Sara Harrison in Undark:
THERE’S A WEALTH OF information floating in the air, though we rarely take the time to notice. Olfaction, or the ability to smell, may be the least appreciated of the five senses. A 2011 poll by the marketing firm McCann Worldgroup, for instance, found that 53 percent of young people would prefer to give up their sense of smell than to give up their use of technology.
But that was before the Covid-19 pandemic suddenly made us acutely aware of the dangers in the air around us: the droplets expelled from unmasked mouths and noses, the potentially infectious soup of molecules in unventilated, indoor spaces. And before anosmia, or the loss of smell, emerged as one of the most common Covid-19 symptoms. So perhaps it’s time we pay closer attention to what else is in the air.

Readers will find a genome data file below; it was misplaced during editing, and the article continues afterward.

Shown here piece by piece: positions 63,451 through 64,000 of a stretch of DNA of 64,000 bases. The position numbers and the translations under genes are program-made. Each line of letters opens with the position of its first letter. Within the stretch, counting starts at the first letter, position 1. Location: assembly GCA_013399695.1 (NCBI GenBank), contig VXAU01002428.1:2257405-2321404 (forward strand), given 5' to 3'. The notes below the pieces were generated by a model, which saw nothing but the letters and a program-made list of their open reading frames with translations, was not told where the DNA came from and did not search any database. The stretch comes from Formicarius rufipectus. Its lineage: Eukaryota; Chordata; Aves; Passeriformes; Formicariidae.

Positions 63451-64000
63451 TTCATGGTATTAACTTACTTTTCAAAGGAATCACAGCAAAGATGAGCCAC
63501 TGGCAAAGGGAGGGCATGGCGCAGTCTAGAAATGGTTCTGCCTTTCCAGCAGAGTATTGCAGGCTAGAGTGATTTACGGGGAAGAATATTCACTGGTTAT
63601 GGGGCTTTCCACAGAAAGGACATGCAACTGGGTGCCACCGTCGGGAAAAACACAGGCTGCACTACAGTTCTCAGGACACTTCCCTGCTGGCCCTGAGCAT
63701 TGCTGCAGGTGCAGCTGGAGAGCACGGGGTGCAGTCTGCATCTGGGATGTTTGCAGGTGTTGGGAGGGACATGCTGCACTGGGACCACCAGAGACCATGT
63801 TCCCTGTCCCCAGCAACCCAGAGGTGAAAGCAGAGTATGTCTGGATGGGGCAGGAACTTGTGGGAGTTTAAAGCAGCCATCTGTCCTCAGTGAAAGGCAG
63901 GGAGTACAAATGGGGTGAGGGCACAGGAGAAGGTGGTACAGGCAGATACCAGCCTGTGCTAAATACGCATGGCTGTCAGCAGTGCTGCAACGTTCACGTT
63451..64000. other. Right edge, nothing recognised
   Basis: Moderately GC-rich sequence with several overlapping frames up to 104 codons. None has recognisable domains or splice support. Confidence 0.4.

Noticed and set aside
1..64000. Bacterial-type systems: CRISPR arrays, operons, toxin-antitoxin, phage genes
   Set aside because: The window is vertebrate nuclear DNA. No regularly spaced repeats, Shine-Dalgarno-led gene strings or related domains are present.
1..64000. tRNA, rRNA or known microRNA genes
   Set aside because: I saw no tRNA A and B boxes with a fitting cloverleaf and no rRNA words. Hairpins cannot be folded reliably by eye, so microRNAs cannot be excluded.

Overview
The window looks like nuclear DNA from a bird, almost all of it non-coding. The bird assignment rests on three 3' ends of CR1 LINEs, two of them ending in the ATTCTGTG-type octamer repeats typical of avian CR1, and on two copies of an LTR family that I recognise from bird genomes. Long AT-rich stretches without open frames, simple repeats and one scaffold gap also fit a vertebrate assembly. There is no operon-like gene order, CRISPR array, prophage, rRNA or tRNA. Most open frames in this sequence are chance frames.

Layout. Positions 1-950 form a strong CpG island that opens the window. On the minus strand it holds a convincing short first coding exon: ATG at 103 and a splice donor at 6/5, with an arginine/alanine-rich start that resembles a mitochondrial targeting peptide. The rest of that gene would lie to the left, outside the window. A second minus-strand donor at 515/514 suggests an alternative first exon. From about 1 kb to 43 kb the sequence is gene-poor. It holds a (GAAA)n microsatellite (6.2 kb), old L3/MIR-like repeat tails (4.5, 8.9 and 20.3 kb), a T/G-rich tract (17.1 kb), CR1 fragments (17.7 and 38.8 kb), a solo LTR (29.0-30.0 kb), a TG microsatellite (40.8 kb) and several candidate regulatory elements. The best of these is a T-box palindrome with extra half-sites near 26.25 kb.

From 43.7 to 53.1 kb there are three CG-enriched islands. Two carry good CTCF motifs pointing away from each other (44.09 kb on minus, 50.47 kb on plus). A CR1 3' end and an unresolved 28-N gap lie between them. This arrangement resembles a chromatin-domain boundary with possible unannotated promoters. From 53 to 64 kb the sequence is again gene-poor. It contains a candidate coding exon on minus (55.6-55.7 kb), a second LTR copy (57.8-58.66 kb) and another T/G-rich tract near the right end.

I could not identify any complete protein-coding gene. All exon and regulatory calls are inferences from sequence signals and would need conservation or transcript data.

As Harold McGee shows in “Nose Dive: A Field Guide to the World’s Smells,” olfaction is a fascinating landscape that adds much to our sensory experience of the world, if only we would breathe a bit deeper. He devotes some 600 pages to the vast and exciting “osmocosm,” his term for the odors that swirl around us every day, even if we don’t notice them.